Javelina generally have several (3 to 5) bed areas within their home range which receive the majority of use. Locations that provide good cover and protection from predators will be used year after year.
One key thing to consider is that Javelina have thin, bristly hairs rather than fur and not a lot of hair on their undersides. This results in Javelina bedding activity patterns changing significantly when it is hot or cold.
On cold freezing nights Javelina will "dog pile" in the bedding area sharing each others warmth, or if available search out caves which provide cover from wind, rain, and snow.
On hot days or warm nights they will generally bed as a herd in an area covering 20 to 30 yards, but will scrape out single resting pads, several feet apart.
Scraping out a resting pad. Photo courtesy of Sandra Jones.
Generally, beds which are used for long periods (primary beds) will have a significant amount of Javelina feces near them.
Small cave used by 12 Javelina in winter months (click to enlarge). Both photos by AP Jones.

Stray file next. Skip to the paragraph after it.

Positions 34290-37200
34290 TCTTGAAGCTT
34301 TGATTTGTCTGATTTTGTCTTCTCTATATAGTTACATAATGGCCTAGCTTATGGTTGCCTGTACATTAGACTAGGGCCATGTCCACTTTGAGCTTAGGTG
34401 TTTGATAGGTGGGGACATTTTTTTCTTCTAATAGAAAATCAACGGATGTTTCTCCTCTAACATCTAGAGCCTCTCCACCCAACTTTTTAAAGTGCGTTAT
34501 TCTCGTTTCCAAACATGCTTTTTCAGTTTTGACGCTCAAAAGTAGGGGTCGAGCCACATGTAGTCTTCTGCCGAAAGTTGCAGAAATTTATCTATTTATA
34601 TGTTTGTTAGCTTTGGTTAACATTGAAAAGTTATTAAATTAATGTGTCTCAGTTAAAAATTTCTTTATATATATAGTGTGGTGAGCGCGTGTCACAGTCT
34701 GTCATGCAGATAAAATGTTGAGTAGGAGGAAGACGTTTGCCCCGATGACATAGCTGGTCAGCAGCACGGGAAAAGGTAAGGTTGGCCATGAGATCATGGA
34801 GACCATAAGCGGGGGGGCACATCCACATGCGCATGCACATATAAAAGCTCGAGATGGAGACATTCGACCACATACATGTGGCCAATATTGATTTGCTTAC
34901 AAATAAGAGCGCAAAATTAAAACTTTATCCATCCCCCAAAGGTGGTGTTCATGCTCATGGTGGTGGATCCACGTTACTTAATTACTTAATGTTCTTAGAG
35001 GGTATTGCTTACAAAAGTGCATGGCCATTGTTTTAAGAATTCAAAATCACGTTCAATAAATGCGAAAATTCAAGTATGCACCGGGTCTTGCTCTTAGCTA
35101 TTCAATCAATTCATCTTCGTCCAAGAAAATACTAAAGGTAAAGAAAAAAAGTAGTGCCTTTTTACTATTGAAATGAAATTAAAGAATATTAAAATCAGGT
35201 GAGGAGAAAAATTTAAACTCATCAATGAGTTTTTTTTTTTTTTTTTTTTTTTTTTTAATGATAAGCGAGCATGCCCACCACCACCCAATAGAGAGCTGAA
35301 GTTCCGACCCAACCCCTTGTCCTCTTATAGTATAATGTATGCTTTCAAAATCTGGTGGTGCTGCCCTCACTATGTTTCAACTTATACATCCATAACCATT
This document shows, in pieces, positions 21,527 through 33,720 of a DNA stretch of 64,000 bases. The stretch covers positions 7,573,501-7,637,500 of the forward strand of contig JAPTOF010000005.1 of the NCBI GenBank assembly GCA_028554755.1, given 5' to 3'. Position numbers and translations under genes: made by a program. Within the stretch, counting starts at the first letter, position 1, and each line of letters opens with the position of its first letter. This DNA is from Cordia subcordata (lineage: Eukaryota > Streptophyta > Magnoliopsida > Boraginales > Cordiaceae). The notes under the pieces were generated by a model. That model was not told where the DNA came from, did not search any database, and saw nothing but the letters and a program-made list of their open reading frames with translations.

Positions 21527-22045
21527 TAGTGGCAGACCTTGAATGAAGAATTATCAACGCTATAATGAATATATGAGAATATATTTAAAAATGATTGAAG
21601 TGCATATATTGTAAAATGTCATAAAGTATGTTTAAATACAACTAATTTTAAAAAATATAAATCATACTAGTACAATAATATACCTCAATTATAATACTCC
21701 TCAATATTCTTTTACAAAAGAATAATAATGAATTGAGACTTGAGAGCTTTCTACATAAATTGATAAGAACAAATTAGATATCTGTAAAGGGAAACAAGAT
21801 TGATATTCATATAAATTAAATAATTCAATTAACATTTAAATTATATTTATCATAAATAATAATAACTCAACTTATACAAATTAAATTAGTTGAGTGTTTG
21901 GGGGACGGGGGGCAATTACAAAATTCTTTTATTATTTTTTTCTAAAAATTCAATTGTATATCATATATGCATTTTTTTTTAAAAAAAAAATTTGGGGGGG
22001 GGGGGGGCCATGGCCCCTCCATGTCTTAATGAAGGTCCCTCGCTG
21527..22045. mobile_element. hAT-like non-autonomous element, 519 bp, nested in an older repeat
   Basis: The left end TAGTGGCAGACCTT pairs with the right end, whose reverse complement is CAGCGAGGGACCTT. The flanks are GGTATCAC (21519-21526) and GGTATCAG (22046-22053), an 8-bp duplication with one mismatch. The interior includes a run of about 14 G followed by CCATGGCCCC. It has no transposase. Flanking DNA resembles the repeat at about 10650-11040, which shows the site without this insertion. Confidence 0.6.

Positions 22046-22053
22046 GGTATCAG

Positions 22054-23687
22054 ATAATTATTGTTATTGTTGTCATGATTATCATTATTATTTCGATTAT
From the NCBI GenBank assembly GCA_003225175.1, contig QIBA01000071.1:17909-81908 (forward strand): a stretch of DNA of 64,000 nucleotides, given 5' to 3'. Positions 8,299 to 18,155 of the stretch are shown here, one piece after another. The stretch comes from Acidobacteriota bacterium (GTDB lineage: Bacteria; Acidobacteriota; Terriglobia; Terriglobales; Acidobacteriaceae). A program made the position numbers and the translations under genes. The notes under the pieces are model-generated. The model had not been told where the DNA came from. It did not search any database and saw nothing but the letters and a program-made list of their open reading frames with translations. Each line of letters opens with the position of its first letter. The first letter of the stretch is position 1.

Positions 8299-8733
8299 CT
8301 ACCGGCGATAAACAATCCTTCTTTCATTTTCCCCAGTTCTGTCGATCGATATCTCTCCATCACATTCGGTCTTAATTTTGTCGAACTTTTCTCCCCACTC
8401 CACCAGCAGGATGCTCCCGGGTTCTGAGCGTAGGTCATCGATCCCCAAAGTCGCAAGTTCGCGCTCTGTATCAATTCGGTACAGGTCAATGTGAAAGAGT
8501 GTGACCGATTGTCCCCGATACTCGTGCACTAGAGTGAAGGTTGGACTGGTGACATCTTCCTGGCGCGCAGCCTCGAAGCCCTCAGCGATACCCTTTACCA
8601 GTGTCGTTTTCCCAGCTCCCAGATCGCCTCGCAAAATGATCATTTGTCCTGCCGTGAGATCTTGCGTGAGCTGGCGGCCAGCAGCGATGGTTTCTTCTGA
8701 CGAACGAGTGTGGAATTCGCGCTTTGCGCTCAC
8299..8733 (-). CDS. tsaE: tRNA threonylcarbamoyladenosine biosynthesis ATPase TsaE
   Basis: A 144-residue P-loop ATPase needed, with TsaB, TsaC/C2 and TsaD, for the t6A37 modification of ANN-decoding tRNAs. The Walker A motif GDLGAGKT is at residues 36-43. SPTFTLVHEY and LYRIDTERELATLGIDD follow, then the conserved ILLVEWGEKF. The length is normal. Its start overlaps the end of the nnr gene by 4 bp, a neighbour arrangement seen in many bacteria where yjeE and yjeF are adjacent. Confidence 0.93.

"flat land" bedding pad. 10 plus Javelina were plied up here moments before I shot this picture. Note this bed was discovered in a creosote brush thicket surrounded by a sea of traditional desert cactus . If your hunting area has creosote brush, always take time to investigate the thickets, I have found it to be a favorite bedding area of Javelina (click on picture to enlarge). Photo by AP Jones.
Note to readers. The Javelina University section was developed from information derived from over 20 different Javelina related informational sources. Please visit the References page.
JavelinaHunter.com and JavelinaHunter are registered trademarks.